[rspec-users] Foreign key constraints, fixtures, and rake task

Jim Deville james.deville at gmail.com
Mon Aug 27 11:34:44 EDT 2007

On Aug 27, 2007, at 8:08 AM, David Chelimsky wrote:

> On 8/27/07, Jay Levitt <lists-rspec at shopwatch.org> wrote:
>> Tilmann Singer wrote:
>>> * Jay Levitt <lists-rspec at shopwatch.org> [20070827 03:51]:
>>>> What's rake doing differently?
>>> rake spec isn't doing anything fundamentally different, but the  
>>> order
>>> the specs are run is propably randomly different from when you run
>>> them with spec so they happen to pass in one case and fail in the
>>> other.
>> Nope, it's definitely not random - script/spec works every time, rake
>> fails every time.
> By default, the spec.opts file, which is loaded w/ the rake task, but
> not implicitly with the script/spec command, uses --reverse, so the
> files are run in reverse order. That would support Tilmann's theory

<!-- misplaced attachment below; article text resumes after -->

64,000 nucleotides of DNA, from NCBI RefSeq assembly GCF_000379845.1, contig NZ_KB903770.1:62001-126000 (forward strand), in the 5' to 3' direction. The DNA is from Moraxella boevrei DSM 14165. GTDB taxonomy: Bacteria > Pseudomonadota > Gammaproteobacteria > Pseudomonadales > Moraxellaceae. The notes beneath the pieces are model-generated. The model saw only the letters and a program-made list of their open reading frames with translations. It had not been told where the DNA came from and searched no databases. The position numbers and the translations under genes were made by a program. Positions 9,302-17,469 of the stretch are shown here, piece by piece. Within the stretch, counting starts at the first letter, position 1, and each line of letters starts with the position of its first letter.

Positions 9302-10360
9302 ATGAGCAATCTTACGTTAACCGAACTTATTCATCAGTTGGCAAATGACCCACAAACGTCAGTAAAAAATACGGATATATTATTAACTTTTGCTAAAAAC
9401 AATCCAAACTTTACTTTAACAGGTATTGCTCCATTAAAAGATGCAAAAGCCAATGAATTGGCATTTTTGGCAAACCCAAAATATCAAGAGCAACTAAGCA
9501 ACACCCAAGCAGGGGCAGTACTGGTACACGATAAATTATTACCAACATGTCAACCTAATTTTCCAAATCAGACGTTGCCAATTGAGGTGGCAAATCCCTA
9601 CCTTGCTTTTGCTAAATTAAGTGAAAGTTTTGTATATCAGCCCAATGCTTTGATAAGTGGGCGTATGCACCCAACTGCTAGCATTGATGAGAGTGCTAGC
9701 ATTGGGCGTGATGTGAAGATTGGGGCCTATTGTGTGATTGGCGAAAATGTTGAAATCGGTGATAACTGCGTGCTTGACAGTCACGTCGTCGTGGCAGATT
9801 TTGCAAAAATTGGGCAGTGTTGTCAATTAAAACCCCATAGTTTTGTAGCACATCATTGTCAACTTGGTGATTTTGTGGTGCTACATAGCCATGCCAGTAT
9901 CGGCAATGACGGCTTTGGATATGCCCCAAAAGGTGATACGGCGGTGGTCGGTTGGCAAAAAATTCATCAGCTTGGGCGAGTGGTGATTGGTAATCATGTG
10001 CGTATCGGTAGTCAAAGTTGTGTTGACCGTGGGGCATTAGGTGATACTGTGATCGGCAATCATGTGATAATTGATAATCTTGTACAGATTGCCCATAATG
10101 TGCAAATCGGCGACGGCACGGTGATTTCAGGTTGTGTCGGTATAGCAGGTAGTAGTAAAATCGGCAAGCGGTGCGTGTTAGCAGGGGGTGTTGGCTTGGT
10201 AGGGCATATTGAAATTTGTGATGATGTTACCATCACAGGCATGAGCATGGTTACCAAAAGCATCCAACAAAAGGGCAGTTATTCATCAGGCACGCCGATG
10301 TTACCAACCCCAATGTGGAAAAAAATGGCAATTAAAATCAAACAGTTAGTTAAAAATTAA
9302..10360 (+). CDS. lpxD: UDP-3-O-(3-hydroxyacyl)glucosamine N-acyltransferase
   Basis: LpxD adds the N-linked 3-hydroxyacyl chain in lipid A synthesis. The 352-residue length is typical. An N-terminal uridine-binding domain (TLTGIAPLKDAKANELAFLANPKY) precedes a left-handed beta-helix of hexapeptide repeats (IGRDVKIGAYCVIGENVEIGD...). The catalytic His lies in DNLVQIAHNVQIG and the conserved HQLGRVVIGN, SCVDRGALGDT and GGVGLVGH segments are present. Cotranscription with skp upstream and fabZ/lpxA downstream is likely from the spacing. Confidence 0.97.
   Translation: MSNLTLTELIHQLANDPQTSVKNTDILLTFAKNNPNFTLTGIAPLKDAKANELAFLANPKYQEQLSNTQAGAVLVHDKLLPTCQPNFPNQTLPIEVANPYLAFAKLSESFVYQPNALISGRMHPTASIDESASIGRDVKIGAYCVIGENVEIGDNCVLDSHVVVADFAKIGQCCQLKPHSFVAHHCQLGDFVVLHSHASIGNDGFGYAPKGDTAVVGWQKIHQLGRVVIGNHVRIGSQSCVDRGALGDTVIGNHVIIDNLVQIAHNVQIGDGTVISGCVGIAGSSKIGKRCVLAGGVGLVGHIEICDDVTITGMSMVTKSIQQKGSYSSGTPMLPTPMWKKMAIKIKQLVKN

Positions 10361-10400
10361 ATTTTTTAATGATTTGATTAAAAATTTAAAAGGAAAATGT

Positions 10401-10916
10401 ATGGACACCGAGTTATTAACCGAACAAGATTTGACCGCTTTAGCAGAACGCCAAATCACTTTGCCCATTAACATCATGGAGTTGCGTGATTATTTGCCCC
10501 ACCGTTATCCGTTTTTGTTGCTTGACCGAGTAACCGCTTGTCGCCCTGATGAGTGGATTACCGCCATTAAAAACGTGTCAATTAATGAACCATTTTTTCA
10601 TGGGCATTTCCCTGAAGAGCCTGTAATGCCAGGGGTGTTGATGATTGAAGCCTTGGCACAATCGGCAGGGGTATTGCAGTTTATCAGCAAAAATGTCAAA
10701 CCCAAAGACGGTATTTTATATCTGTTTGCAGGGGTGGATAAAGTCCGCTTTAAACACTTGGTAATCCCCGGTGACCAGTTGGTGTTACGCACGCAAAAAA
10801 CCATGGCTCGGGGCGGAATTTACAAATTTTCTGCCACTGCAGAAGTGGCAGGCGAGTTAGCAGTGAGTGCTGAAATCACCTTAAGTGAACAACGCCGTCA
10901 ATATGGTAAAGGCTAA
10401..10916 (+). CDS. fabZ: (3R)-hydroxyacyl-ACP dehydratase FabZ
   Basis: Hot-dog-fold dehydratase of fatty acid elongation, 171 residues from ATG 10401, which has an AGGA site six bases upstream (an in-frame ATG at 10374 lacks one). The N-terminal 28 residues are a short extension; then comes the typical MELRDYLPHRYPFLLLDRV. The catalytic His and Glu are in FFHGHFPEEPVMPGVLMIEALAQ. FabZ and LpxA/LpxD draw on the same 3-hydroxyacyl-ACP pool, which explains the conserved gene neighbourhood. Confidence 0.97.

> combined with your observation that they consistently pass one way and
> fail the other.
> This information should shed some light on your questions below as  
> well.
> Cheers,
> David

Just wondering about your usage of constraints. We ran into this  
issue recently and came to the conclusion that unless profiling shows  
an issue, use AR to enforce referential integrity. You might be able  
to get by using :dependent => :destroy, or one of the other options.  
As for the indexing, you can set it up on your own using add_index in  
the migration. That helps save us the headaches of migrations and  
fixture issues.

Just an idea.


>> I'm not actually using :accounts at all in my specs; it's only
>> referenced in the database constraints.  (It's tested in  
>> Test::Unit at
>> the moment.)  So the order wouldn't matter.
>> I'm sure I can work around it by loading all the fixtures in some  
>> order
>> that makes the database happy; I'm more curious as to why it happens
>> with "rake spec", and not with (what seems to be) the equivalent
>> script/spec command.
>> Unfortunately, test.log doesn't show me anything that happens  
>> during the
>> failed rake run.  I'll have to see if there's a way to turn up  
>> logging
>> on MySQL itself to see what's different, or maybe switch to a TCP  
>> socket
>> and use Wireshark (nee Ethereal).
>> Jay
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